Toxoplasma gondii is an opportunistic parasite that can cause severe disorders in infants and pregnant women and can also be lethal in immunologically compromised individuals. During unfit host immune conditions, and as a consequence to latent stage opportunity, the protozoan stimulates serious infection, and signifies higher morbidity and mortality including humans with Acquired Immuno-Deficiency Syndrome (AIDS) or those receiving corticosteroids and cancer chemotherapy. Tamoxifen drug (TAM) is a selective estrogen receptor modulator (SERM), which is commonly used for treatment of breast cancer; it has a known immunomodulatory effects on the patient, especially if administered for a long time as happens in cases of post breast cancer surgery and anti-recurrence prophylactic measures where women might persist to take TAM for years. The research question here was: Can TAM reactivates latent toxoplasmosis? To assess the possible stressful effect of TAM, rats were experimentally infected by T. gondii (RH strain). Three months later, they were treated by oral administration of TAM (10 mg/kg body weight/day) for 7, 14, 21 and 28 days. Tamoxifen effect on toxoplasmosis dynamics was estimated by counting Toxoplasma brain cysts and serological detection of anti-parasitic IgM and IgG all through the experiment time. The results showed an initial insignificant decrease in parasitic burden in groups treated for one week followed by a significant increase in groups treated for 14, 21 and 28 days. There was also a significant decrease in IgM titers in groups treated for one and two weeks while there was a significant increase in IgM titers in groups treated for three and four weeks. There was a significant increase in IgG titrers in groups treated for 14 and 21 days and a border line significant increase in the 1st week while there was non-significant increase in 4th week.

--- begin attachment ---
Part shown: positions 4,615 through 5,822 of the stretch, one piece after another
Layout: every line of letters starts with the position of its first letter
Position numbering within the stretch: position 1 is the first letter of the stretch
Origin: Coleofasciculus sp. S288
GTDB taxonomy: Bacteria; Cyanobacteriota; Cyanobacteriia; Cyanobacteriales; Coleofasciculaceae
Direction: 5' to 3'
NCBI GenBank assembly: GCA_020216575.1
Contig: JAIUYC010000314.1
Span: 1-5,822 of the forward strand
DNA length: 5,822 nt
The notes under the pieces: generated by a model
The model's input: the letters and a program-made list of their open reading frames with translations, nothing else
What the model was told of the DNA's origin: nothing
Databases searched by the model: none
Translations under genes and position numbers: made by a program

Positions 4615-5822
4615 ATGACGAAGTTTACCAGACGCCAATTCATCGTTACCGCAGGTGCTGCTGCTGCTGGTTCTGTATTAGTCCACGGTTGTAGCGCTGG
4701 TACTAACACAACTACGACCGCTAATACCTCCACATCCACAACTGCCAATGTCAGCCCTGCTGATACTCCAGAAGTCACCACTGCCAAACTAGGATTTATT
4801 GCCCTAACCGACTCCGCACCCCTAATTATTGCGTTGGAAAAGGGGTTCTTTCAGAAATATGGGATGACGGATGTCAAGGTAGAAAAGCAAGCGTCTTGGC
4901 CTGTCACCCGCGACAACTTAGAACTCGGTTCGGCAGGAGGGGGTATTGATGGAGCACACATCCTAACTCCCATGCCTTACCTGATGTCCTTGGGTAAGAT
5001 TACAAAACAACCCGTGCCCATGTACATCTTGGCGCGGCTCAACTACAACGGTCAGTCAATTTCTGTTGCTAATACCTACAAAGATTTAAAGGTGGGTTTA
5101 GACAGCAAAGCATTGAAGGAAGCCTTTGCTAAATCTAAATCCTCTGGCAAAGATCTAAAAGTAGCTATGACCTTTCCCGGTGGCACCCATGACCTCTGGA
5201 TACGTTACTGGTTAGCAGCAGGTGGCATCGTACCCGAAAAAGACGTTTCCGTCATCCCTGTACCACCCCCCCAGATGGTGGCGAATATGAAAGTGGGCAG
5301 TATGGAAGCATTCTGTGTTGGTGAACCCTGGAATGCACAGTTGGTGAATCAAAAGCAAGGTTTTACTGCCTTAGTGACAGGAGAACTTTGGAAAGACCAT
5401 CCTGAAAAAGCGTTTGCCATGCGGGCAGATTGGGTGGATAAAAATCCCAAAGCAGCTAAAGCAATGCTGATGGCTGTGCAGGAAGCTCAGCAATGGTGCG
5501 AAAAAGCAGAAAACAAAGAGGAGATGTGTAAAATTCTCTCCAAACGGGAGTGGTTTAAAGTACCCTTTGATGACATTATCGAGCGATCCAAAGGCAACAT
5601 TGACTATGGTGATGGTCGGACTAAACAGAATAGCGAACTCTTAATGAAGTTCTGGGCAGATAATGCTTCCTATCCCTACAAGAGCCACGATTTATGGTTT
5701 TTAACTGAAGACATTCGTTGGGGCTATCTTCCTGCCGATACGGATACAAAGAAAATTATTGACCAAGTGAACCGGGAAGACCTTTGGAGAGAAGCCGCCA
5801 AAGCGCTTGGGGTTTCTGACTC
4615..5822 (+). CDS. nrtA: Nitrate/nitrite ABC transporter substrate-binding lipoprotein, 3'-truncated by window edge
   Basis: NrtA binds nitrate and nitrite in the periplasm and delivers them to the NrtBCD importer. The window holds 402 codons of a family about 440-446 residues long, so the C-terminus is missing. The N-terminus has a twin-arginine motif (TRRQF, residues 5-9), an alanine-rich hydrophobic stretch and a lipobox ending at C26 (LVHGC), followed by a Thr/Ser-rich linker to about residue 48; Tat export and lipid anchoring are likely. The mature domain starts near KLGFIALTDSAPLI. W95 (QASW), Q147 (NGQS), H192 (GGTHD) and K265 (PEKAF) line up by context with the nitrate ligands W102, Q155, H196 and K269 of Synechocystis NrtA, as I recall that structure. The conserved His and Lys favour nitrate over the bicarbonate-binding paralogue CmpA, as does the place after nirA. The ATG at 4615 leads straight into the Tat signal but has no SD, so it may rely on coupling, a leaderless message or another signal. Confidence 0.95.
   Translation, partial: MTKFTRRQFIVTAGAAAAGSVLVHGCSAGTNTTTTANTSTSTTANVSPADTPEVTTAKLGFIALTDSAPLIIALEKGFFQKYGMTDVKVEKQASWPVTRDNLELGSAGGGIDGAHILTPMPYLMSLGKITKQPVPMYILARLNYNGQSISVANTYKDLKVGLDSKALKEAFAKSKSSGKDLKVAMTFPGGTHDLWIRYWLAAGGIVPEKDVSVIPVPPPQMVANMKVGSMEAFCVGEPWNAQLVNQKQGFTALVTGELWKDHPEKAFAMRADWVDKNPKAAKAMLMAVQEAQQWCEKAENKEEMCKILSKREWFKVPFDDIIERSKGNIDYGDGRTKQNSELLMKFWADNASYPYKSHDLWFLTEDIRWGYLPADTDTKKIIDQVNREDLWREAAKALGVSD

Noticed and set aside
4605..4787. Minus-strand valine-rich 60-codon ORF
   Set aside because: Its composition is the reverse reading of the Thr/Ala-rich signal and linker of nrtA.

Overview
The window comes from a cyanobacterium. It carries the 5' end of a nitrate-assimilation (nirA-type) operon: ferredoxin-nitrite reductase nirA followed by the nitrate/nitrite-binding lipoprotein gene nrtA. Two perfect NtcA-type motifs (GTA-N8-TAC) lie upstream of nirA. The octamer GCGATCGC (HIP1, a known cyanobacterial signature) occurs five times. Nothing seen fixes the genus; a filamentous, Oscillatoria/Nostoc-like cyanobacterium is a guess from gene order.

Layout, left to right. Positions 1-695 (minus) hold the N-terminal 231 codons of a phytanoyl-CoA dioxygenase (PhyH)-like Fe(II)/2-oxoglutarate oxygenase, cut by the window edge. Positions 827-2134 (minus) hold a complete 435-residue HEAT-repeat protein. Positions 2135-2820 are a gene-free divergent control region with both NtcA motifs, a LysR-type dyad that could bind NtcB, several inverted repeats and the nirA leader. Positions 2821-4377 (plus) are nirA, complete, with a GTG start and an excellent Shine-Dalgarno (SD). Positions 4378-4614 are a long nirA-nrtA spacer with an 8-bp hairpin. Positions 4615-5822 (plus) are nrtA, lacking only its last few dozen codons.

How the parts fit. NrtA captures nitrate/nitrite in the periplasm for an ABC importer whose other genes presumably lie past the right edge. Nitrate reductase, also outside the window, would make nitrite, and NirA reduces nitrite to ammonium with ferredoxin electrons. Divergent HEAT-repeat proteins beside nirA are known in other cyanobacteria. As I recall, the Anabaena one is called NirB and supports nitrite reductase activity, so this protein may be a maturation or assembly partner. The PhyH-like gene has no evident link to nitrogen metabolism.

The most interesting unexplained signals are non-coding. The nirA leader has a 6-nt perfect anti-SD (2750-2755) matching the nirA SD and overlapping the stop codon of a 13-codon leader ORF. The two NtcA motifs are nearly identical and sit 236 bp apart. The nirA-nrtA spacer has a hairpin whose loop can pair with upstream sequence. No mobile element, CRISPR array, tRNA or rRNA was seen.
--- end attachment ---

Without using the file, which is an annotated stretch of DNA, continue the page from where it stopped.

Key words: Toxoplasmosis, tamoxifen, breast cancer, serological, Toxoplasma brain cysts, immunomodulatory.
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